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Griffith's Bid Remains a Mystery
Associated Press

MINNEAPOLIS -- Carl Pohlad shook his head as a driver helped him into the front passenger seat of a sleek, black limousine outside the Metrodome on Tuesday morning.

``I haven't seen it,'' he said. ``I haven't had a chance to talk to Jerry Bell.''

Inside the dome during the Minnesota Twins' 12-7 loss to Seattle that afternoon, Bell shook his head, too.

``I have not seen the deal,'' the Twins president said.

Clark Griffith's $110 million offer to buy the Twins remained a bit mysterious one day after he was the only bidder to meet Monday's non-binding deadline for local buyers to submit offers.

The Twins confirmed in a letter to Griffith dated late Monday that the 13-page offer had been received by their accountant, Bob Starkey. But they avoided discussing the deal publicly.

``Bob Starkey said there were a lot of details that needed to be looked at,'' Bell said.

Griffith, whose grandfather owned the Washington Senators for 35 years and whose father moved the Senators to Minnesota in 1961, also had little to say Tuesday.

``It's totally in their hands and I look forward to discussing it with Carl in the very near future,'' Griffith said.

Griffith, a Minneapolis lawyer, is the leader of a group of eight investors. That includes five other Minnesotans and his 86-year-old father, Calvin, who sold the Twins to Pohlad for $38 million in 1984.

The biggest question about Griffith's offer is whether Pohlad would consider it seriously. Bogged down for two years in acrimonious _ and fruitless _ negotiations to finance a new stadium for his team, Pohlad's goals appear muddled.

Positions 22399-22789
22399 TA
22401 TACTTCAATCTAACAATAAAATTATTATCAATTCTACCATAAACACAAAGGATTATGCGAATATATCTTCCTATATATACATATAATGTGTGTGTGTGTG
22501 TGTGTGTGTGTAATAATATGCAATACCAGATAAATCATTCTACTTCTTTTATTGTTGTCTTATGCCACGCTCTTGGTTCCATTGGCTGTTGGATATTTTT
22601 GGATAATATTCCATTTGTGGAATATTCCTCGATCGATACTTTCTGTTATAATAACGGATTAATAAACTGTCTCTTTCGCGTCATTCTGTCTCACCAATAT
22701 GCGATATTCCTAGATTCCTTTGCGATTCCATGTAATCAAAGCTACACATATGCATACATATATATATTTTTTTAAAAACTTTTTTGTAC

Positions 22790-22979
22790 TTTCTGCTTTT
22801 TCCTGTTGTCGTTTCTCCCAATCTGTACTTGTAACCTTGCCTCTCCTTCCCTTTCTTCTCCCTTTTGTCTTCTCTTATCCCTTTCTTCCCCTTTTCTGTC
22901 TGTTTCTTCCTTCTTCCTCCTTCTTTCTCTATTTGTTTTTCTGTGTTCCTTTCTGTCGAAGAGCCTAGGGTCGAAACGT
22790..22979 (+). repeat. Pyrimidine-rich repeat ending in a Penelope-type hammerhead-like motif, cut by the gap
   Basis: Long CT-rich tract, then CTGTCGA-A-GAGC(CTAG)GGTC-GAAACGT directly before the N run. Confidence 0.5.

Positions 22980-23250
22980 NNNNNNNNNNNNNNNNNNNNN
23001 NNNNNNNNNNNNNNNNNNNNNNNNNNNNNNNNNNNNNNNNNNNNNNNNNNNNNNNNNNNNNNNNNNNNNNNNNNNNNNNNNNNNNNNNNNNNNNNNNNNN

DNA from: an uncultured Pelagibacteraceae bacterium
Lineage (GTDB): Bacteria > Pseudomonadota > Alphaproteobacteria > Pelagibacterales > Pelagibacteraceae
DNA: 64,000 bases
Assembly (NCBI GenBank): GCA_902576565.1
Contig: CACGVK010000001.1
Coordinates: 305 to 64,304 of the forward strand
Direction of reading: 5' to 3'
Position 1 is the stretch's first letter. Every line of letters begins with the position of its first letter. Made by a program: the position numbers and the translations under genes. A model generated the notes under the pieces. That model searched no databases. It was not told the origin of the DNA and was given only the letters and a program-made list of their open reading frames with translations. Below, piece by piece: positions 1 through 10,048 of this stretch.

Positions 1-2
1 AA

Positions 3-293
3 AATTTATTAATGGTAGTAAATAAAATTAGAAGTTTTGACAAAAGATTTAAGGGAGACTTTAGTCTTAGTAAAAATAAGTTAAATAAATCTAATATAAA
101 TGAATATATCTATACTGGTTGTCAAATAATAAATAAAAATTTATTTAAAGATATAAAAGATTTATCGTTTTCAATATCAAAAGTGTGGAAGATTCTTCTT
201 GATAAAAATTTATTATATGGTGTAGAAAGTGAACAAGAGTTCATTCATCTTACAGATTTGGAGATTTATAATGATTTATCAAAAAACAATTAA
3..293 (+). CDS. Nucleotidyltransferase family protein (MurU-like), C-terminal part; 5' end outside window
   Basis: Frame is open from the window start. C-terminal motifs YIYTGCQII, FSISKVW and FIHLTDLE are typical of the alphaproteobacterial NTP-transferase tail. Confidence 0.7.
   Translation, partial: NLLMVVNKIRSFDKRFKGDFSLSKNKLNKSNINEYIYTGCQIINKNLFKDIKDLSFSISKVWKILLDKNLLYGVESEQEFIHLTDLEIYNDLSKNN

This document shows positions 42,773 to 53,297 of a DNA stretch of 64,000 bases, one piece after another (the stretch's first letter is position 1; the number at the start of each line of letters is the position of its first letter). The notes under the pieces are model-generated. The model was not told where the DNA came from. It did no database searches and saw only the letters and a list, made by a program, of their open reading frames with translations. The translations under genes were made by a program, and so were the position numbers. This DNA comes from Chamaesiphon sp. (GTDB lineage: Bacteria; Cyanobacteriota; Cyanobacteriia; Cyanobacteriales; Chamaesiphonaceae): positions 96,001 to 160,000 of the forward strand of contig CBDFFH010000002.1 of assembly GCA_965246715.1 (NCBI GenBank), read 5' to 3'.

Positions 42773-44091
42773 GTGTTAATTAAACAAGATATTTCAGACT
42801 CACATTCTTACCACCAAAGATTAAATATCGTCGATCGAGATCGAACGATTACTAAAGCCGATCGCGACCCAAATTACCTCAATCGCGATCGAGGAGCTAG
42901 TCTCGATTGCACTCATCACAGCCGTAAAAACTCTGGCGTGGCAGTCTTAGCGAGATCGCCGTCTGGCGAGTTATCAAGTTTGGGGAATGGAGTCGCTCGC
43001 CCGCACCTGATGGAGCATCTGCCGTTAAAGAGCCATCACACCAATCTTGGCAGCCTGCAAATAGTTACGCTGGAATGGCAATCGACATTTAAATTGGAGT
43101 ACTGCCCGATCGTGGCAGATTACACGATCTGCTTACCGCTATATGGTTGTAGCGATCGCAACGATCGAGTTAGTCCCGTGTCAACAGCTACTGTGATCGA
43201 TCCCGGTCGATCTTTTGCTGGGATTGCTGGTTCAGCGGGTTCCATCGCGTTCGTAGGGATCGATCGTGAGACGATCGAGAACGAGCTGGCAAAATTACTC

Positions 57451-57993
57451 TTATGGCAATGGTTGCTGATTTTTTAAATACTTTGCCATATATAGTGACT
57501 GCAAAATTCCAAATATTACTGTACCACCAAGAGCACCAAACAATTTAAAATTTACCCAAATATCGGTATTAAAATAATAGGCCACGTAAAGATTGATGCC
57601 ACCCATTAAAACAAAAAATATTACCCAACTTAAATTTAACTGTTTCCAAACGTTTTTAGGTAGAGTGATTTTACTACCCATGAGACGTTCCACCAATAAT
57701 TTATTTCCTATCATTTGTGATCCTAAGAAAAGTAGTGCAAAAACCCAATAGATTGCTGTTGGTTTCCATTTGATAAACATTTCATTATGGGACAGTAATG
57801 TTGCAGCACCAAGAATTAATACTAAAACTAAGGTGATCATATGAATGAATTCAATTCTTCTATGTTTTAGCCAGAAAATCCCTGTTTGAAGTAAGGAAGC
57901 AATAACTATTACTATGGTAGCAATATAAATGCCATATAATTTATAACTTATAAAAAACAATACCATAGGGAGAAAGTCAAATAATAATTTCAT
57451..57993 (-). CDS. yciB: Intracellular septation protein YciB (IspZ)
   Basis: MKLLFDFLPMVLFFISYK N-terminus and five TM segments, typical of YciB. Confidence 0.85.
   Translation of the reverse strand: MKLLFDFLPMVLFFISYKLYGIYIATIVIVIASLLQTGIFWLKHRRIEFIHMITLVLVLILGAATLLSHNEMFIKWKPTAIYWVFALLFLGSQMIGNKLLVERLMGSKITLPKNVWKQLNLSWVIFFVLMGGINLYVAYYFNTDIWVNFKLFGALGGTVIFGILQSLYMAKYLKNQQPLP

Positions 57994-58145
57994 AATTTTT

He has flirted with the possibility of moving to North Carolina, but last month agreed to a new two-year lease agreement with the Metropolitan Sports Facilities Commission that included a 30-day window for local bidders to submit offers to buy all or part of the team.

That window closed Monday, but Bell balked at calling it a deadline.

``The stadium commission wanted to explore whether there were local buyers, so we did that,'' Bell said. ``It produced this one group with Clark Griffith. That's it. So I'm not surprised.''

Bell said other potential bidders probably were scared off by the team's uncertain financial outlook, which the team contends is dismal in the dome. Attendance this season is the second-worst in the majors as the Twins head to their sixth straight losing season, extending a franchise record.

Tuesday's announced crowd of 8,024 was closer to 3,000.

Pohlad wants a new stadium and the expected revenue windfall it would bring. But public sentiment is running firmly against taxpayer financing for a new stadium, and Pohlad's popularity has evaporated during the stadium debate.

Griffith upset the Twins with an $80 million offer last fall when the team was using a potential move to North Carolina as leverage in its attempt to get the Legislature to approve stadium funding. Both deals fell through, and now Griffith has come back with a bid that is believed to be about $20 million higher than the Twins expected.

Bell said the Twins might be ready to comment on Griffith's offer later this week, but he also said that selling the team locally doesn't change the problems facing the Twins in the Metrodome.

``You can change the faces,'' he said, ``but I don't think the other deals change.''